Oklahoma City’s Steven Adams found a way to avoid that — tell KG he didn’t speak English.

Brilliant.

Adams was lucky, KG had a reputation for going harder at foreign-born players with his trash talk and intimidation. Then again Adams is not the kind of guy prone to be intimidated.

Pistons’ Stan Van Gundy “encouraged” by players speaking out, protesting social issues

CLEVELAND, OH - APRIL 17: Head coach Stan Van Gundy of the Detroit Pistons yells to his players during the first half of the NBA Eastern Conference quarterfinals against the Cleveland Cavaliers at Quicken Loans Arena on April 17, 2016 in Cleveland, Ohio. NOTE TO USER: User expressly acknowledges and agrees that, by downloading and or using this photograph, User is consenting to the terms and conditions of the Getty Images License Agreement. (Photo by Jason Miller/Getty Images)  *** Local Caption ***Stan Van Gundy
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Athletes are injecting themselves into the needed national conversation about race, violence, and policing in this nation. That has taken some very public forms, including LeBron James, Chris Paul, Dwyane Wade and Carmelo Anthony speaking at the ESPYs, and Colin Kaepernick taking a knee during the national anthem and leading others to do so. Some NBA players likely will follow Kaepernick’s lead.

Pistons coach/GM Stan Van Gundy likes seeing players speak out.

A couple of his Detroit players — Reggie Jackson and Marcus Morris — said they backed the 49ers quarterback. Here is what the never shy Van Gundy said about all of it, via Vincent Ellis of the Detroit Free Press.

“I’m encouraged by the fact of what some of those guys stood up and did at the ESPYs and had a conversation,” Van Gundy said. “I’m really proud of the fact that we have guys that not only see the problem, but want to try to do something about it…

“To me, in some ways, (police brutality is) just the most visible to focus on and it goes to deeper inequities in our criminal justice system, our education system so there’s so much to focus on,” Van Gundy said. “I think it’s great that we have players that want to be part of that conversation, and a lot of players that want to go beyond the conversation and be part of the solution.”

Van Gundy has been telling his players part of that solution is to vote.

The players union and NBA sent out a release saying they wanted to work together to create positive change, but details are still vague on what that might be. The only thing we know for sure as we head into the NBA season — with as divided a nation and election as anyone can remember as a backdrop — is that some NBA players are going to try and keep the conversation going.

Sunday is 16th anniversary of greatest dunk ever: Vince Carter over Frederic Weis

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It was the last game of the group stage of the 2000 Olympic basketball tournament at the Sydney Olympics, the USA was taking on France, another USA win on its way to another gold medal.

But what we all remember is this one play — Vince Carter dunking over the 7’2″ French center Frederic Weis.

Best. Dunk. Ever.

By anyone.

Weis was never the same.

In an impressive career — two-time All-NBA, eight-time All-Star, hours and hours of crazy highlights — this is always going to be the highlight at the top of the list. So we will use the anniversary of this dunk to look at it one more time.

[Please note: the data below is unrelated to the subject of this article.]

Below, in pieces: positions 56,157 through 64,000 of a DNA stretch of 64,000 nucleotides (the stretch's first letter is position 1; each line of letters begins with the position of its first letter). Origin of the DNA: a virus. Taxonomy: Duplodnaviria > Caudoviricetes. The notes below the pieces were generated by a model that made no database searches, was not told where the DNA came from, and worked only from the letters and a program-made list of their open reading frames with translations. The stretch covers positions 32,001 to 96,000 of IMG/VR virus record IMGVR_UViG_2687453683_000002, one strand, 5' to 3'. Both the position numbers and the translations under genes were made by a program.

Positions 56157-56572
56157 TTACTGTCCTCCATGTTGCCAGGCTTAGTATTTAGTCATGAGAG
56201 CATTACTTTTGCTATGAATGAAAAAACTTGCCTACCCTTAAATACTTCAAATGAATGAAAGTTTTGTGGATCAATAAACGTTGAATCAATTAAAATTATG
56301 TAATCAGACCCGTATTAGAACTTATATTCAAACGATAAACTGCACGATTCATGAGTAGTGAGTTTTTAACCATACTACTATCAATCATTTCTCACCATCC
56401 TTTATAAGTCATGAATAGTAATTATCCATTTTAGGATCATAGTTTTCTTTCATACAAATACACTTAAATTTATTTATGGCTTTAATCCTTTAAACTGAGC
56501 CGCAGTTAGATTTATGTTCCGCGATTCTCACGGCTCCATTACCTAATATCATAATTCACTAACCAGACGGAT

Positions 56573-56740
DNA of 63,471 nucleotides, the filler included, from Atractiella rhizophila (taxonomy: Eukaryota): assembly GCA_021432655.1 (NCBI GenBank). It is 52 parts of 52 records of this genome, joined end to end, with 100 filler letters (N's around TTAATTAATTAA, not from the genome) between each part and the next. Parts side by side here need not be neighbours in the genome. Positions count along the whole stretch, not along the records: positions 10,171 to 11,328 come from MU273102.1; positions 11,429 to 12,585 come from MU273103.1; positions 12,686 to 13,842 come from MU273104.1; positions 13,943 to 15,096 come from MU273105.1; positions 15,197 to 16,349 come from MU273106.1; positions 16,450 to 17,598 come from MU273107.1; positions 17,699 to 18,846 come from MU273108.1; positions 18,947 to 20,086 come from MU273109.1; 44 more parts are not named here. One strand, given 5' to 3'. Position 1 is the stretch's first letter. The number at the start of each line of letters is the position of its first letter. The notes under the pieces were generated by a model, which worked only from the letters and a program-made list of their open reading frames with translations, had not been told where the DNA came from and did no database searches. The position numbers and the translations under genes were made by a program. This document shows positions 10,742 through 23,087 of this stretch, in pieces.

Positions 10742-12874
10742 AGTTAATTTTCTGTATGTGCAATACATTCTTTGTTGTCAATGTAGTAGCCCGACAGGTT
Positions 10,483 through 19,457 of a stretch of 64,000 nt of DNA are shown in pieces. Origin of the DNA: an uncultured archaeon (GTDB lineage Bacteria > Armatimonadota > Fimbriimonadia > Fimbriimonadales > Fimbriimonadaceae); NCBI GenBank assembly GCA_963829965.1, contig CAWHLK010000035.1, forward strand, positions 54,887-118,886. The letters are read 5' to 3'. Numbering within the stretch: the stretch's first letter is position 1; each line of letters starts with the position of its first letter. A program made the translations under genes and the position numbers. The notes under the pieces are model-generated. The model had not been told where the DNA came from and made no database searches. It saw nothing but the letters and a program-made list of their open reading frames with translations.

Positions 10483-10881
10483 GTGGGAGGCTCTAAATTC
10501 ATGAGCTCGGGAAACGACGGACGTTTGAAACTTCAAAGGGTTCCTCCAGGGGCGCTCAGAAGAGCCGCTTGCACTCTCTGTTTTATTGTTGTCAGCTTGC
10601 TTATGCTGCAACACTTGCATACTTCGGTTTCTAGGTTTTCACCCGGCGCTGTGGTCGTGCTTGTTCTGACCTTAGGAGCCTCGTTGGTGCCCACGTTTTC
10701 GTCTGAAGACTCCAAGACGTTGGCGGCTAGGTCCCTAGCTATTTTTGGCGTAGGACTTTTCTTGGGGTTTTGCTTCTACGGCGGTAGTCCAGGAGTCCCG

Hat tip to nitramy at NBA Reddit.

Hornets coach Steve Clifford suggests allowing teams to advance ball in final two minutes without timeout

Steve Clifford
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The final minutes of a close NBA game rank among the best moments in sports – which is pretty remarkable, considering frequent stoppages interrupt and impede enjoyment of the game.

Clutch play. Timeout. Clutch play. Timeout. Clutch play. Timeout.

Coaches should probably call fewer timeouts, because drawing up a play also allows the defense to set. But timeouts give the offense the option of advancing the inbound spot into the frontcourt, a key advantage. So, teams will keep calling timeouts.

Unless…

Steve Aschburner of NBA.com:

For Charlotte’s Steve Clifford, the ability in the final two minutes of a game to advance the ball without requiring a timeout to be called could speed up the action. That has been used on a trial basis in the D League and in Summer League, and several coaches felt it worked well.

“The game is at an all-time high in popularity, but a lot of people complain about the last two minutes,” Clifford said. “I think it would add a different dimension but it would also be a good thing in addressing our biggest issue.”

Not that the coaches would be willing to lose any of their timeouts, though. They just wouldn’t save them specifically for that purpose.

I’m here for that.

I’m unsurprised control-seeking coaches want to keep all their timeouts, and reducing those seems unlikely, anyway. The NBA pays its bills through commercial breaks.

Would moving those advertising opportunities earlier in the game pay off? Audiences are probably larger in crunch time, but an action-packed closing stretch could hook fans and grow overall audiences. It’s always a difficult decision to forgo maximizing immediate revenue in pursuit of more later.

But I’m fairly certain fans would appreciate the change, which is at least a starting point in considering it.